Recently, I was part of the group who participated in a poverty simulation, sponsored by Brightpoint and held here at Trinity. Everyone was assigned a character within a family unit—some families were large, some small, some had two parents, some were staying in a homeless shelter---the scenario covered a lot of possibilities.
Throughout the morning, we were directed to different situations ---maybe a parent lost a job or a car broke down. We had to continue with the expectations of living under a roof with enough food and heat, getting kids to school or childcare, and going through all the rigmarole of applying for various benefits and assistance.
Once the simulation was finished, participants were kind of shell-shocked. “I’m exhausted,” some said. “I’m irritated and confused,” said others. “How can they expect me to get to work when I have to get kids to doctors’ appointments and a car to the shop?” said one. One of the social service agency representatives noticed that as the simulation progressed, those of us portraying family members spoke more quickly, behaved more rudely, and became more desperate in our demeanor.
That was just after SIMULATING living in poverty for one morning. We realized a little sliver of the challenge it must be to live this way, day after day, when the weekends fly by so quickly and it’s impossible to get everything done you need to do for your family. The resources you need aren’t even available at the time you could access them. And no matter how much you may want to sit and ‘bond’ as a family, there is absolutely no time to be still and read to children or, in many cases, even to have a meal together. There is simply too much that must be done, must be figured out, in order to keep life moving fairly reliably. A great “unfairness” most of us experienced was the challenge of how expensive it is to be poor. If you received a shut off notice because you hadn’t paid your gas bill, you found that you owed that amount, PLUS re-connection fees and fines---so the money you didn’t have to pay for that heat bill is now increased… which made no sense.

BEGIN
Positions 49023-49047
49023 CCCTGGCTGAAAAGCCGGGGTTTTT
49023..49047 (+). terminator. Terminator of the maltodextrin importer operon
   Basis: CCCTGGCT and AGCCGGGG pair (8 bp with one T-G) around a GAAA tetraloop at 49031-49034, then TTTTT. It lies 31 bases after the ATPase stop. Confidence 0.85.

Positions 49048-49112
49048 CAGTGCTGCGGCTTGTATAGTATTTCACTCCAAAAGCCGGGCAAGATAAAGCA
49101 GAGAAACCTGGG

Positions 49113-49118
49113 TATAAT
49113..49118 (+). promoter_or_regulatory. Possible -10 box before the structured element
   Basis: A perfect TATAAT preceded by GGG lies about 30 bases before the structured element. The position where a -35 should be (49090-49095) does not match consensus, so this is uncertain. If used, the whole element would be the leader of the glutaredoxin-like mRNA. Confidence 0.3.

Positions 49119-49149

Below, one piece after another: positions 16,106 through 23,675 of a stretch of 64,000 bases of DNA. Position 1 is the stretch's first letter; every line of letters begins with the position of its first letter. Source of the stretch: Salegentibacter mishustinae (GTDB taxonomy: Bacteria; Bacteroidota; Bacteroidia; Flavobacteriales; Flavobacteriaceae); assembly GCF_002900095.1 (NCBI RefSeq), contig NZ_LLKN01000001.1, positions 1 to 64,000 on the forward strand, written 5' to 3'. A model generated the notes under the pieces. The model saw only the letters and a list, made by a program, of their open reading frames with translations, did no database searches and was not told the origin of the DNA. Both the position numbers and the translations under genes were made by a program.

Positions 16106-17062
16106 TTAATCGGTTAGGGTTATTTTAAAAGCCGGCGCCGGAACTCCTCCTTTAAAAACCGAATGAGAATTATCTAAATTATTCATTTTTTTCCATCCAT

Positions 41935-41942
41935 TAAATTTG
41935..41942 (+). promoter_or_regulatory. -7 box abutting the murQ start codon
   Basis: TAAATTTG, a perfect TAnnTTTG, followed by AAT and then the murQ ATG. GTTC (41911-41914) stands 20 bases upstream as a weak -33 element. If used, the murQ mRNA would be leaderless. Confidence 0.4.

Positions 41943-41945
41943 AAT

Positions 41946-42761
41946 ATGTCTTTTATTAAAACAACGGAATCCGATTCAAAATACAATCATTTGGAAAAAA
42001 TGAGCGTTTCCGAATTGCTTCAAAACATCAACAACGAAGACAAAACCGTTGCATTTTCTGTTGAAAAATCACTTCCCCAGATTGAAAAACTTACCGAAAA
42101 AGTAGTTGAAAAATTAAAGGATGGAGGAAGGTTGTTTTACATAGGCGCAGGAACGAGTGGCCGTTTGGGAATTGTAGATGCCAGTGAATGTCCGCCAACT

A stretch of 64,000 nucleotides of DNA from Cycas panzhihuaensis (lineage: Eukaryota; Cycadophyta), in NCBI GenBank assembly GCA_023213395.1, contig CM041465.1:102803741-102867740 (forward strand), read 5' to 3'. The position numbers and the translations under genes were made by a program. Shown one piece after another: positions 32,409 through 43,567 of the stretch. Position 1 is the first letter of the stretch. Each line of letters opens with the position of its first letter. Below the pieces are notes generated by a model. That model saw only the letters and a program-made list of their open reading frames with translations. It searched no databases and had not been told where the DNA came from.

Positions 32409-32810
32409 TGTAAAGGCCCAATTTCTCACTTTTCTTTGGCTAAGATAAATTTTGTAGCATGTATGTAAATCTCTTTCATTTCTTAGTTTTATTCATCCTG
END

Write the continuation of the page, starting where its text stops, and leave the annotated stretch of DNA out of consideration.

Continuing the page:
We quickly understood how easy it would be to feel angry and worried and unheard. And for those of us in mock-family scenarios, we saw how much stress and worry the children could see and feel, and how much the adults wanted to keep them from seeing it. The smallest kindness or moment of grace was noticed and welcomed by those of us “in the trenches.”
The Brightpoint leaders were careful not to call this “a game,” ever mindful that life is difficult for many of our neighbors and making it into a “game” demeans and disrespects their experiences. The 45 or so participants that day seemed to leave with new insight, even of just being aware that we are not all living life under the same circumstances. Pastor Erdos, who participated in the simulation, volunteered almost immediately to host another session of the simulation as soon as it is feasible, to allow more people to experience life as many of our neighbors experience it. We learned a lot, but the most meaningful aspect of the day to me was witnessing how participants inhabited the roles they were playing, and assumed families were doing their best and trying hard. We don’t often get the opportunity to live life in someone else’s shoes, but my advice would be to take the chance if you get it. You learn about other people, but you learn more about yourself.